values in bold correspond to averages and standard deviations of each theme.
x = average
s= standard deviation
agreement (1-strongly disagree, 2-disagree, 3- neither disagree nor disagree, 4-agree, 5-strongly agree)
importance (1-unimportant, 2- little important, 3- neither little important nor unimportant, 4-important, 5-very important).
In the interviews, there were questions that sought to achieve a variety of impressions and perceptions that the various individuals have in relation to the training module on TF. These perceptions were reorganized into secondary groups (Table 2), with transcription of some of the respondents’ comments (in the sections below). In general, health professionals have made an important contribution in all aspects.
x corresponds to a response attributed by health professionals
*corresponds to the absence of response by health professionals.
Group I - Contents
With regard to content, what would you change, add or remove?
For the interviewees, the module’s contents are well structured, comprehensive, well explained and arranged by topics. On the other hand, based on the destination degree of the training offer, they consider some more important topics and other less important ones. They raise concerns about the relevance of each content because, being health professionals, they already consider having some knowledge foundations in specific areas. They also express concerns about the training’s duration, which may be short and, finally, about the module’s operationalization, since moments of discussion during the learning process would be necessary.
Group 2 - Structure
Do you think it is feasible to manage the module with multiple topics?
In relation to the module structure, which is multidisciplinary and focused on the STS approach, health professionals agree that it is feasible and expected, fundamental, desirable and essential, as the new challenges in the food field require more sustainable production. On the other hand, TF is on the market and tend to increase. A structure that depends on trainers and targets students is pointed out, so as to pass on the information and increase receptivity to the topic, the attendance of this kind of training at the academic level being important.
Group 3 – Emerging Topics
Does the degree structure follow the emerging topics?
The answers related to this group demonstrated the interest of curricular units’ coordinators in keeping updated contents, depending on each professor and curricular unit that is taught, and fulfilling requirements stipulated by accrediting entities.
Group 4 – Inclusion in the Degree Plan
If it were to include the module of TF training in the curricular plans of the degrees in Medicine and Nutrition Sciences, in which curricular unit (s) would it be feasible?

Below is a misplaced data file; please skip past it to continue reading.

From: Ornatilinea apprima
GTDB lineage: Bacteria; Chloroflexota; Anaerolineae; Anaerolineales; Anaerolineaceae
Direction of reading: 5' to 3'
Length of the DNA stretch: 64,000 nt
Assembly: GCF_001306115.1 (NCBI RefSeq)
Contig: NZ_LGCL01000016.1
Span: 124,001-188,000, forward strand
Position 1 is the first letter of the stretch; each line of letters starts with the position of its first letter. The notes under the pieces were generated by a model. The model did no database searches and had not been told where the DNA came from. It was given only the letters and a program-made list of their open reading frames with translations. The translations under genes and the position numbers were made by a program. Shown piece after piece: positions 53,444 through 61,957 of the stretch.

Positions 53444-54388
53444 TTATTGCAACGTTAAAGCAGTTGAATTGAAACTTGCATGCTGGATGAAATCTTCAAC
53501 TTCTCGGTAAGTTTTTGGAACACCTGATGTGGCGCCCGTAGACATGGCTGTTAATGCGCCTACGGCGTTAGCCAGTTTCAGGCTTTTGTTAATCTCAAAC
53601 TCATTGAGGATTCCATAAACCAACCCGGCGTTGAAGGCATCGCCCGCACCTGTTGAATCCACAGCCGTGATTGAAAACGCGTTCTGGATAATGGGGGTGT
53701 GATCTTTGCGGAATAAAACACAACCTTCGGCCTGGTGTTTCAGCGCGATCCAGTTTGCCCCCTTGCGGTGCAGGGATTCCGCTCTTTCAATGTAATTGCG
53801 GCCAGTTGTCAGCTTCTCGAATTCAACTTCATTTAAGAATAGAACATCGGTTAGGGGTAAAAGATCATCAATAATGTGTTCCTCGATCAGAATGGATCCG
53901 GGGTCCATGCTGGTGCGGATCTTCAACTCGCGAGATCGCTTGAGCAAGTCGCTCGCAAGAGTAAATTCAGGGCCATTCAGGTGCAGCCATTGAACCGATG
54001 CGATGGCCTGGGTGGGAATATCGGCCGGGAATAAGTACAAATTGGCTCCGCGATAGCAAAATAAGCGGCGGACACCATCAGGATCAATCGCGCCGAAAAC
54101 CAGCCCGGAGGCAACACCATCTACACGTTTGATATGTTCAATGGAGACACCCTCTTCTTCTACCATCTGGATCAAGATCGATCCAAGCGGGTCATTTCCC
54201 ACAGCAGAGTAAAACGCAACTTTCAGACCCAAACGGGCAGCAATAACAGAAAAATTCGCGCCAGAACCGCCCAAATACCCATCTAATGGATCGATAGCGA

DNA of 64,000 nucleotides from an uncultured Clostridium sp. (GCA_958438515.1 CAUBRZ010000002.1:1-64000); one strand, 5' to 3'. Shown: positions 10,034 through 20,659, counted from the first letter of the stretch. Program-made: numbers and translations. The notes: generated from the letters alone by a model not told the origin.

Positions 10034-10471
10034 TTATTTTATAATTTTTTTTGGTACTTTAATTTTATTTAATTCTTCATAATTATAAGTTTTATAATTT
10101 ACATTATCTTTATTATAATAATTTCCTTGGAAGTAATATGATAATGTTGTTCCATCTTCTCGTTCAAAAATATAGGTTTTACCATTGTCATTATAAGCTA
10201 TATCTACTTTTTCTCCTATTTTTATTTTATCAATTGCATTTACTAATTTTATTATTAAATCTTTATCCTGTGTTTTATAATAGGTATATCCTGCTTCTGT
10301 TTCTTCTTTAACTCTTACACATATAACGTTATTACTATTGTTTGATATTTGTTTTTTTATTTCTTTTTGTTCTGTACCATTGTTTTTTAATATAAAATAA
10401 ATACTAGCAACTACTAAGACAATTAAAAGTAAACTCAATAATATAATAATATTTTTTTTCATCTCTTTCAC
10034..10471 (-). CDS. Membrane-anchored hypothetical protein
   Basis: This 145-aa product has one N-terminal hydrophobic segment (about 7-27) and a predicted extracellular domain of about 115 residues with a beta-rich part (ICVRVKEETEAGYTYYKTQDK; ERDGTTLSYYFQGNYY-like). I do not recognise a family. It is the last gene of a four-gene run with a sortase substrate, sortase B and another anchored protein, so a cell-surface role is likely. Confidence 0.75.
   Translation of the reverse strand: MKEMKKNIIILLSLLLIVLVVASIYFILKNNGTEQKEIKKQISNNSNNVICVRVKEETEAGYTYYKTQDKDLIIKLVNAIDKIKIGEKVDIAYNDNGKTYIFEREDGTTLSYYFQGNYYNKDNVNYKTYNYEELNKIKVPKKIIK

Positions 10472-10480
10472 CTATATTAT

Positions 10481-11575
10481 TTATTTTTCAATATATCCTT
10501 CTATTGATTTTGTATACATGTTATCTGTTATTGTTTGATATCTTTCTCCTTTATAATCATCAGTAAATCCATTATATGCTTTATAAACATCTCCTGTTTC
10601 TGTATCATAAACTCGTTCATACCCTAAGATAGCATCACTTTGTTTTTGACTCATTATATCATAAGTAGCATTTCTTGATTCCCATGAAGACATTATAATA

They consider it important to include the module in the health portion. There are, however, differences in the approach between the Nutrition Sciences degree and the Medical degree. In Nutrition Sciences, it is stated that it can be taught as a nuclear or optional subject. In Medicine, since there is no nutrition subject, they refer to it as continuing training.
Group 5 – Difficulties
Which difficulties do you foresee with the module introduction?
The interviewees report lack of materials / information on TF, lack of skills and difficulties in the multidisciplinary approach involving the module. There are doubts about the curricular units where the module can be integrated. There are also concerns about the receptivity of students and of health professionals and teachers, who are accustomed to a traditional teaching format and are resistant to changes in the structure of existing curricular units. They also anticipate difficulties in attracting interest.
Group 6 – Transgenic Food Framework
Is there any topic related to TF in the curricular plans of Medicine and Nutrition Sciences degrees?
Professionals report that there is not a single curricular unit that addresses TF; however, this topic may have been mentioned in genetics, either in the food context or in the human context. They consider that topics related to TF may also have been addressed in ethics, toxicology, food technology, community nutrition and public health. In the Medical degree, there is no curricular unit concerning nutrition and only contents related to risk factors of diseases are approached. There is a general absence of issues related to food quality and / or production.
Group 7 – Skills Acquired
What are the skills and competences to be acquired / developed with training?
Those interested, after training in TF, should have the competence to impartially inform and advise users on TF. If patients consume TF, monitoring is important for studies on the impact of TF on health. They also point out that individuals who have been trained should be able to filter and synthesize information and be able to give a reasoned opinion, this critical analysis being a major challenge. However, only those interested can acquire more knowledge.